Republican gubernatorial candidate Bill Schuette on Wednesday doubled down on his criticism of Democratic rival Gretchen Whitmer for backing a bipartisan overhaul of Michigan's largest health insurer, saying it led to a spike in costs for supplemental insurance that covers Medicare recipients' coinsurance and deductibles.
Schuette first attacked Whitmer over the issue Monday while defending himself against allegations she has lobbed at him in TV ads, including that he thinks insurers should be able to deny coverage to people with pre-existing medical conditions. He said in a statement Wednesday — two days before their first head-to-head debate — that he negotiated a five-year rate freeze on Blue Cross Blue Shield's Medigap policies as state attorney general, but the 2013 law letting the insurer transform into a new nonprofit structure also stripped his power to regulate Medigap premiums.
He accused Whitmer, a former state senator who faced criticism from Democratic opponents in the primary over her ties to Blue Cross, of eliminating "protections that resulted in massively higher costs for seniors." Both Whitmer, whose father once ran the company, and Schuette have received campaign donations from Blue Cross' political action committee and executives in the past.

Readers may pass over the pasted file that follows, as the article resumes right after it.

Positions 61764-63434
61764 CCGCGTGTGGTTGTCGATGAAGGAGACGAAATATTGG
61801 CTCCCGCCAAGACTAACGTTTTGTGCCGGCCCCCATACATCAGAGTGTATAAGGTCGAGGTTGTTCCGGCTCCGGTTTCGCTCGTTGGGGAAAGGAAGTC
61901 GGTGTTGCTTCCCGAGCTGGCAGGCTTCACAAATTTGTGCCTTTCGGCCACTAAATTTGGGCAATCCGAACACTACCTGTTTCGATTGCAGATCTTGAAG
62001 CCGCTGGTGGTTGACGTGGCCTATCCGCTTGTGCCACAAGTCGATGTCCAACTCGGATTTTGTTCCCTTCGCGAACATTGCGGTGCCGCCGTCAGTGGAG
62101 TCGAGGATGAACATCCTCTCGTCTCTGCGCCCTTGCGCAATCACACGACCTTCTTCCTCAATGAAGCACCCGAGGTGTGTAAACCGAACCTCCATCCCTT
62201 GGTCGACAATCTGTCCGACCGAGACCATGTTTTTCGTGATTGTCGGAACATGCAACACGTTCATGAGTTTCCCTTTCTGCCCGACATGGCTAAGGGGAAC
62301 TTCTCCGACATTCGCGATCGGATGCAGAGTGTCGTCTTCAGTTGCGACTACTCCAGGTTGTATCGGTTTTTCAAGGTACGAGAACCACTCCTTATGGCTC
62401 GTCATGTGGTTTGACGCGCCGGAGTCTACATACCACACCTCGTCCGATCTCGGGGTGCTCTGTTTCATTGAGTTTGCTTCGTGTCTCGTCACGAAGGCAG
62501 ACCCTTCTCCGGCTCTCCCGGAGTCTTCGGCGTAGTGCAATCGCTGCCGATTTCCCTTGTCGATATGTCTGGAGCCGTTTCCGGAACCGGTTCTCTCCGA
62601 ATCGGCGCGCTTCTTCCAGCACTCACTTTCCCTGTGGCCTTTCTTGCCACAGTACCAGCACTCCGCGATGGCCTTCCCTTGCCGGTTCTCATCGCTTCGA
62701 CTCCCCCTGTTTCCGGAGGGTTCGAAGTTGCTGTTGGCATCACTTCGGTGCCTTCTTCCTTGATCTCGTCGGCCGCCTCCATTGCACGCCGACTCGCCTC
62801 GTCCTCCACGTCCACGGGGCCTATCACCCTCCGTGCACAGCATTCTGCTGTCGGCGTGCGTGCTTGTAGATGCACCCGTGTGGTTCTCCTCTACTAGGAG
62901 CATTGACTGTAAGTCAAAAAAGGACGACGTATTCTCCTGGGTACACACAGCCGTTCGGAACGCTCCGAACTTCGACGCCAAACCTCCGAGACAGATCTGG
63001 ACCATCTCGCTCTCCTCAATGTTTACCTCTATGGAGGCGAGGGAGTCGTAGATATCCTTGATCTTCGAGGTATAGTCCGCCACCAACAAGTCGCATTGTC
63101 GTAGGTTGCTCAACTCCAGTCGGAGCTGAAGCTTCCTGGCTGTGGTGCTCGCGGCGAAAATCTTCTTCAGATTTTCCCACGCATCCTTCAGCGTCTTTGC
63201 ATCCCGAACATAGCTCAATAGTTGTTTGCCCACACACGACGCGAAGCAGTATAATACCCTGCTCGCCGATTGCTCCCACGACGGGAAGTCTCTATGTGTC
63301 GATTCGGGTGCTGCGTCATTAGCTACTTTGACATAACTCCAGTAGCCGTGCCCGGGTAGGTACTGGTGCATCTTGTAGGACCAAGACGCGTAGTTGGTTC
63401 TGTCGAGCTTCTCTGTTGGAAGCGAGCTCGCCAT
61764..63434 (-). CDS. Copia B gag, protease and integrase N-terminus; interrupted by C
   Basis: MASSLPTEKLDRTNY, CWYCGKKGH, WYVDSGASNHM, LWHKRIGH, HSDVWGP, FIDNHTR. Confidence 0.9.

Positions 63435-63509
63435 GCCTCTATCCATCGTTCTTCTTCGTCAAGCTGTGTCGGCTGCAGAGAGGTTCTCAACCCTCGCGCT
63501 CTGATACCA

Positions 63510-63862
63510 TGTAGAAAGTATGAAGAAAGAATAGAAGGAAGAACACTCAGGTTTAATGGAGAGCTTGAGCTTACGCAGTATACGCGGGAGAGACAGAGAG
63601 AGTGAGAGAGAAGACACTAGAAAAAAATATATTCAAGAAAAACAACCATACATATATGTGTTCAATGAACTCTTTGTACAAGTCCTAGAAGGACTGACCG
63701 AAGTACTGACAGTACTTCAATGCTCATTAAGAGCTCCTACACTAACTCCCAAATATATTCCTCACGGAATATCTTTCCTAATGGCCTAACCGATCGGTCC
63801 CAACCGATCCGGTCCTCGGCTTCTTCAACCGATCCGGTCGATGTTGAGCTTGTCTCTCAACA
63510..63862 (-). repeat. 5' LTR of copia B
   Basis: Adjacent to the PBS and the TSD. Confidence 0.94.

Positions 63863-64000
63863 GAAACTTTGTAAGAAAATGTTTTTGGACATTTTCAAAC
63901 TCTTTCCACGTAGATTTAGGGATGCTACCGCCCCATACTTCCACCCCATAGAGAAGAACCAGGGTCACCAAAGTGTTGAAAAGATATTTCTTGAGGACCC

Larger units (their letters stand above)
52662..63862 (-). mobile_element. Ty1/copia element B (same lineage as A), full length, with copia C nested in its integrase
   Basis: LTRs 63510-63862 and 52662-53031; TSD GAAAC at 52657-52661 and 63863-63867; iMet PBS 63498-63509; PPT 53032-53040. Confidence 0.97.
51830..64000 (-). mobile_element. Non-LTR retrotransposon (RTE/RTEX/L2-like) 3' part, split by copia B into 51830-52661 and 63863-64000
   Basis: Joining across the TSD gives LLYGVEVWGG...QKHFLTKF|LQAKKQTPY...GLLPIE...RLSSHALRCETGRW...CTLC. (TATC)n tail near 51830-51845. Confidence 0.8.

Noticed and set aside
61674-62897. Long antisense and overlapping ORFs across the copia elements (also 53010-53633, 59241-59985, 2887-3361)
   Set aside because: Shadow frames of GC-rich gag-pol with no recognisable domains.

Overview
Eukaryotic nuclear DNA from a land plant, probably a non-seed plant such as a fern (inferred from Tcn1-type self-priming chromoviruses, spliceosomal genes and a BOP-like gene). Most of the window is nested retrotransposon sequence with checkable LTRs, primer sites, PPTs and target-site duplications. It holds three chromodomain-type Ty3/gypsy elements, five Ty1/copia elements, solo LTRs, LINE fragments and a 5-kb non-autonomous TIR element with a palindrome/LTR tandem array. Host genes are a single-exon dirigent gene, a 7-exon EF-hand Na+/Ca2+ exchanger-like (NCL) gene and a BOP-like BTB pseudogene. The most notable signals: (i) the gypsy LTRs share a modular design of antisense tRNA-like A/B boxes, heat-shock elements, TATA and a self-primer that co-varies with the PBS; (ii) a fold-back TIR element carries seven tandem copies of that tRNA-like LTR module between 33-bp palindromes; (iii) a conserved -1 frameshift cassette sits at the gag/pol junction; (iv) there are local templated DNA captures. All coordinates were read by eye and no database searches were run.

The legislation, which Schuette opposed at the time, was signed by Republican Gov. Rick Snyder after being approved 37-0 by the Senate and 92-18 in the House. A Blue Cross-financed endowment fund created through the restructuring is spending $120 million over five years to dampen the impact of the end of the freeze on Medigap rates.
Whitmer spokesman Zack Pohl said the law "held the insurance companies accountable and was a necessary step to ensure hundreds of thousands of Michiganders received health care." He noted that Schuette's running mate, former state Rep. Lisa Posthumus Lyons, voted for it.
"Schuette didn't support this bipartisan legislation because he has never supported making health care more accessible or affordable until a few weeks ago when he found himself down in the polls," Pohl said.
When the Blue Cross law was debated and enacted, supporters said the insurer had to be modernized to prepare for the federal health care law and to participate in an online exchange where the uninsured shop for insurance. In 2016, it was estimated that the endowment fund subsidies would help about 80,000 of the state's 400,000 people who buy Medigap coverage. Blue Cross previously had spent about $200 million a year, or 1 percent of revenue, to lower the cost of its Medigap policies.
Also Wednesday, Whitmer launched two new, 15-second TV ads in the Detroit market in which Detroit Mayor Mike Duggan highlights her effort to expand Medicaid to 680,000 residents and Wayne County Prosecutor Kym Worthy touts Whitmer's work targeting domestic abusers and aiding rape victims as the interim prosecutor for Ingham County.
A group backed by the Democratic Governors Association on Tuesday began airing a TV ad in which Whitmer says she wants to fix the roads because drivers are paying hundreds of dollars a year to repair vehicle damage caused by potholes.